Obama’s Rebuilt National Security Team
In President Obama’s first term, he built a national security “team of rivals” and got mouse-trapped into a dubious Afghan War escalation. For his second term, he’s opted for people who share his views on more restrained military power and faces criticism for “group think,” says ex-CIA analyst Paul R. Pillar.
By Paul R. Pillar
David Ignatius has an interesting take on national security decision-making in the Obama administration in the wake of the reshuffle of senior positions taking place during these early weeks of the President’s second term. Ignatius perceives certain patterns that he believes reinforce each other in what could be a worrying way.
One is that the new team does not have as much “independent power” as such first-term figures as Clinton, Gates, Panetta and Petraeus. Another is that the administration has “centralized national security policy to an unusual extent” in the White House. With a corps of Obama loyalists, the substantive thinking may, Ignatius fears, run too uniformly in the same direction. He concludes his column by stating that “by assembling a team where all the top players are going in the same direction, he [Obama] is perilously close to groupthink.”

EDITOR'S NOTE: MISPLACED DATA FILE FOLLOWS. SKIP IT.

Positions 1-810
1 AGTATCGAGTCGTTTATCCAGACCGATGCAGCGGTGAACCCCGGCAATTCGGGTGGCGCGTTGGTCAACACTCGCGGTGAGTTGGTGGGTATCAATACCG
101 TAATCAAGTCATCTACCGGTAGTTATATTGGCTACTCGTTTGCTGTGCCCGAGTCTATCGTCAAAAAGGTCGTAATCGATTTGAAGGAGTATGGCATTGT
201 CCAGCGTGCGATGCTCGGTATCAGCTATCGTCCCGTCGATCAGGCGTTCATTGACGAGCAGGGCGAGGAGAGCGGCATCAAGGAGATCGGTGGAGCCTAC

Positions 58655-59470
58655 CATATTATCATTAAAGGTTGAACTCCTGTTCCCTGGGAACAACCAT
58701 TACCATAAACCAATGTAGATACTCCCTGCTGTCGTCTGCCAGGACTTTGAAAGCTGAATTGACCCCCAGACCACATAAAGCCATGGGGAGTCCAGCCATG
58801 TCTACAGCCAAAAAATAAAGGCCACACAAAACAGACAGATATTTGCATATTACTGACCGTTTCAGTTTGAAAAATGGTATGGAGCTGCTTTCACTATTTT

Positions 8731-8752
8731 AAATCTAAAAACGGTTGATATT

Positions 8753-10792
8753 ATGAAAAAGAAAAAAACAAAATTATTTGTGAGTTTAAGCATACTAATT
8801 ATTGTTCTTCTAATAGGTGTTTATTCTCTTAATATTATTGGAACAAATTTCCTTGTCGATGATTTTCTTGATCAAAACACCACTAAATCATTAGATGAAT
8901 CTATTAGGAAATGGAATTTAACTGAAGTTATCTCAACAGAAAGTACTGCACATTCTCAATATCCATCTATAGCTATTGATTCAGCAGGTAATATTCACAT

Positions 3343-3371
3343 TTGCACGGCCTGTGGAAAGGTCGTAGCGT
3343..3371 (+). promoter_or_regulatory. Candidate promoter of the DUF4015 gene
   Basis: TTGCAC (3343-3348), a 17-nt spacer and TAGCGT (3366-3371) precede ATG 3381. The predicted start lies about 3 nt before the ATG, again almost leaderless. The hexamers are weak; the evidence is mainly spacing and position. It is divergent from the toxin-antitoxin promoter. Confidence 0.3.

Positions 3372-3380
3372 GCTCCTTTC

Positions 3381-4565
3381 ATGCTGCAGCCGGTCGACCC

We are dealing here with tendencies to which the Executive Branch of the U.S. government is more vulnerable than many other advanced democracies, where leading political figures with a standing independent of the head of government are more likely to wind up in a cabinet. This is especially true of, but not limited to, coalition governments.
Single-party governments in Britain have varied in the degree to which the prime minister exercises control, but generally room is made in the cabinet for those the British call “big beasts”: leading figures in different wings or tendencies in the governing party who are not beholden to the prime minister for the power and standing they have attained.
Ignatius overstates his case in a couple of respects. Although he acknowledges that Obama is “better than most” in handling open debate, he could have gone farther and noted that there have been egregious examples in the past of administrations enforcing a national security orthodoxy, and that the Obama administration does not even come close to these examples.